I am not a fancy man when it comes to the monitors I use for mixing records. I have a pair of Event 20/20s that I’ve made many records with; I know them well and I trust them. After installing the Orion I pulled up a current track that I’d been previously mixing through my Apogee converters. The sound through the Events came alive in a way I had not previously heard. The soundstage widened, there was greater separation between instruments, and the plane of sound felt as if it had jumped towards me by another six inches or so. The instruments that were compressed sat back in the way you would expect while the more dynamic elements leapt from the speakers, creating a thoroughly pleasing three-dimensional space. These improvements in soundstaging and separation were even more evident when I switched to my AKG K712 open-back headphones.
In addition to being an insufferable nerd about recording and mixing, I lead a double life as an insufferable audiophile. Perhaps the two are not mutually exclusive? After the Orion’s success in the studio, I decided to take it into my living room, connect it to my hifi and see how it faired in the hifi context of listening for enjoyment rather than making critical mix decisions. I have an extensive range of hifi equipment but my main system is built around a Cambridge Audio DacMagic Plus driving a pair of B&W 606 speakers through a Harman Kardon HK980 amplifier. I connected the Orion’s Monitor outputs to the HK980 with a pair of 6.35mm jack to RCA leads. I don’t think it will shock anyone who has heard Antelope’s conversion to find out that, yet again, the sound quality was peerless. The same soundstaging mentioned above came into sharp relief as the speakers breathed out Nick Cave and the Bad Seeds. It was an enveloping aural experience, but buying the Orion 32+ as a stereo hifi DAC would be a ridiculous notion to most rational audiophiles. It was fun though, and it certainly showed the capabilities of what the Orion can do. I fear my Apogee days may be limited…
I have a couple of gripes about the Orion 32+ Gen 3, and they are to do with its monitoring section and front panel. Whilst I love the idea of having routing presets, access to these from the front panel seems superfluous. I would’ve preferred a dedicated Monitor volume pot so I did not have to rely on software to control the level to my main speakers, which is not ideal and hinders workflow. It’s not a problem if you have a dedicated monitor controller, but I would prefer a front panel volume control for this purpose.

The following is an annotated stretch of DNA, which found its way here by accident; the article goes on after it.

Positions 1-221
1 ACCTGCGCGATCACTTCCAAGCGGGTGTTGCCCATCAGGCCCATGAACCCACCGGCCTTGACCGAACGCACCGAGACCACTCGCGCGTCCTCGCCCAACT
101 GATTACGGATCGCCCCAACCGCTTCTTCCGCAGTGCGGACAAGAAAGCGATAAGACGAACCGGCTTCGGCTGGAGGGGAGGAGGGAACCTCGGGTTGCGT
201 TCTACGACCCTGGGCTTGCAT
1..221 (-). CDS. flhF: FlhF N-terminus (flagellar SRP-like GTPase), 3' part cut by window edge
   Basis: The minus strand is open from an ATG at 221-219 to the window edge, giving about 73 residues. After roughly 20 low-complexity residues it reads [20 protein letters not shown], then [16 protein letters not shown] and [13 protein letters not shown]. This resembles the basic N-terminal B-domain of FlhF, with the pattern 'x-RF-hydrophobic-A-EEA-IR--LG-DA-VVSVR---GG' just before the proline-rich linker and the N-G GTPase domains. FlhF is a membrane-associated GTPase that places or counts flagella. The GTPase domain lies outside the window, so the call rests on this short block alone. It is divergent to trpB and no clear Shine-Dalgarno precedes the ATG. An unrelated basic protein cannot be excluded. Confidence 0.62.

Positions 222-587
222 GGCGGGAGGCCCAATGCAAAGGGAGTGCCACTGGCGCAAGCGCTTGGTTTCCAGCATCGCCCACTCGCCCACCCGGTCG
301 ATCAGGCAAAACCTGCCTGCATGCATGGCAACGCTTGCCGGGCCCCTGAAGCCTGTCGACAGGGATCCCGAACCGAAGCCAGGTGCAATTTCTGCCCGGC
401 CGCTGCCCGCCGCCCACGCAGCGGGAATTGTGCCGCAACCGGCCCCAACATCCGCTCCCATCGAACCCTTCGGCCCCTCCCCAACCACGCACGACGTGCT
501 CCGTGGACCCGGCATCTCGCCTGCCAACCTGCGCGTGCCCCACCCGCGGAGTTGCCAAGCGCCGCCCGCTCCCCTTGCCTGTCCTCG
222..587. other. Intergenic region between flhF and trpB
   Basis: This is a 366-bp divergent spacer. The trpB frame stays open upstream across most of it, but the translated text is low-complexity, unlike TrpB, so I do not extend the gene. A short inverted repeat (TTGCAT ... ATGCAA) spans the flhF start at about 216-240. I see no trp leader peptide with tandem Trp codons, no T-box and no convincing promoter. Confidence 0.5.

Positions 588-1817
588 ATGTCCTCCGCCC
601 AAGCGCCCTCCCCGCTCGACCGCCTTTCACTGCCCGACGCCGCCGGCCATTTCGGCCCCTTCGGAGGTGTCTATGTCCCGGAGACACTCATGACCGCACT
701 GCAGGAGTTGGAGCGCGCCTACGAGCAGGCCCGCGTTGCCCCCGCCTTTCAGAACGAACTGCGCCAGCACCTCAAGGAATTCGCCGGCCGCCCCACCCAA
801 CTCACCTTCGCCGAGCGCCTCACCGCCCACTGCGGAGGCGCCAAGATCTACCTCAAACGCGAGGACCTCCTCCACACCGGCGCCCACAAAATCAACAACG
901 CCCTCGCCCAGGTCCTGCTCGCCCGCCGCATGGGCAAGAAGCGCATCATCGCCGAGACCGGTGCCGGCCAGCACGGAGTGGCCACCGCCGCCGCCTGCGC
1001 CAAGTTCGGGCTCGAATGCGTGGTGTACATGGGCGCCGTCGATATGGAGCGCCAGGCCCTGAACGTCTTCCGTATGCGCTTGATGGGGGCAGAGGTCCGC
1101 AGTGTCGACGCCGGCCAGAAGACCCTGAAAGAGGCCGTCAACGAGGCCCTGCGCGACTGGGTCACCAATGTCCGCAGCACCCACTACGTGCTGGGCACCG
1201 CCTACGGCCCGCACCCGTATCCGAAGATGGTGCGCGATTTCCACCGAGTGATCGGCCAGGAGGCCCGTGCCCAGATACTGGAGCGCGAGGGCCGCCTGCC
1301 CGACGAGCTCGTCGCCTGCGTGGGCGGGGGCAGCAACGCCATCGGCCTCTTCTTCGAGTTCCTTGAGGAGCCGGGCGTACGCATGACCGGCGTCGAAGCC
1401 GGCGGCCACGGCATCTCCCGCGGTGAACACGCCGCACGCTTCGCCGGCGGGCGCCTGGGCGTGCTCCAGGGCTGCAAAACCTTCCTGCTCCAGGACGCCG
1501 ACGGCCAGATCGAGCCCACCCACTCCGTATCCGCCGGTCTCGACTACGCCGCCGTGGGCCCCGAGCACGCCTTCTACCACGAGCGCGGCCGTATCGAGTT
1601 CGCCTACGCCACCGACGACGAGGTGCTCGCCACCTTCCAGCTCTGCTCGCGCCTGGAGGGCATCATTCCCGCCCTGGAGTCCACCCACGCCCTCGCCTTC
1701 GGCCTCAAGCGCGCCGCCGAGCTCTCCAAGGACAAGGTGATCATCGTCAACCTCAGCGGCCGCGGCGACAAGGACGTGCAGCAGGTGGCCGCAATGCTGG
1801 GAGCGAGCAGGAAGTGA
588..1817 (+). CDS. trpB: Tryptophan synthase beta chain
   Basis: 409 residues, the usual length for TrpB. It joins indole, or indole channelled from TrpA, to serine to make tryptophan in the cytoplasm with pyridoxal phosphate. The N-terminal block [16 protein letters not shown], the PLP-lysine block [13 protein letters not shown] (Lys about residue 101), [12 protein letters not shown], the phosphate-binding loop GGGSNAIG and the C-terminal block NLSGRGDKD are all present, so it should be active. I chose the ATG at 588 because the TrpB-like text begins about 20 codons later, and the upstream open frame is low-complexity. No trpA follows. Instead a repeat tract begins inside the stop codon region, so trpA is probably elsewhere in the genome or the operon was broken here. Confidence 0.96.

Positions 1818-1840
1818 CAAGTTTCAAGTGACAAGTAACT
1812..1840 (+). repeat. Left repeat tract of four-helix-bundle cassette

A headphone socket on the front panel would also be desirable. At only 1RU high the Orion has the potential to be a semi-portable device but offers no way of independently hearing anything coming out of it without, at the very least, connecting a headphone amplifier. I know this is nitpicking and the Orion is not marketed as a stand-alone interface, but having buttons to select routing presets seems like a waste of precious front panel real-estate when a dedicated Monitor out volume control and headphone socket would be far more useful. If Antelope is reading this, please consider these suggestions for Gen 4.
The Orion 32+ Gen 3 provides a perfect bridge between a console and DAW, with a near-infinite amount of routing possibilities and enough channels to handle most large format consoles. It’s poised to compete with top level studio-grade interfaces like Avid’s HD Systems, albeit with more of a ‘free market’ mindset. It’s also very well suited to live recording applications – nothing could be simpler than a MADI connection into the Orion to create a bridge from a live console to a DAW-based recording system. Those with home studios would consider it overkill for their needs; for that market Antelope offers the Zen Tour and Orion Studio HD, and they make this distinction obvious through their marketing.
At $5499, the Orion 32+ Gen 3 is a considerable investment but if you’re looking for an ingeniously-designed and spectacular-sounding alternative to the status quo of studio grade interfaces, you will be sated and inspired.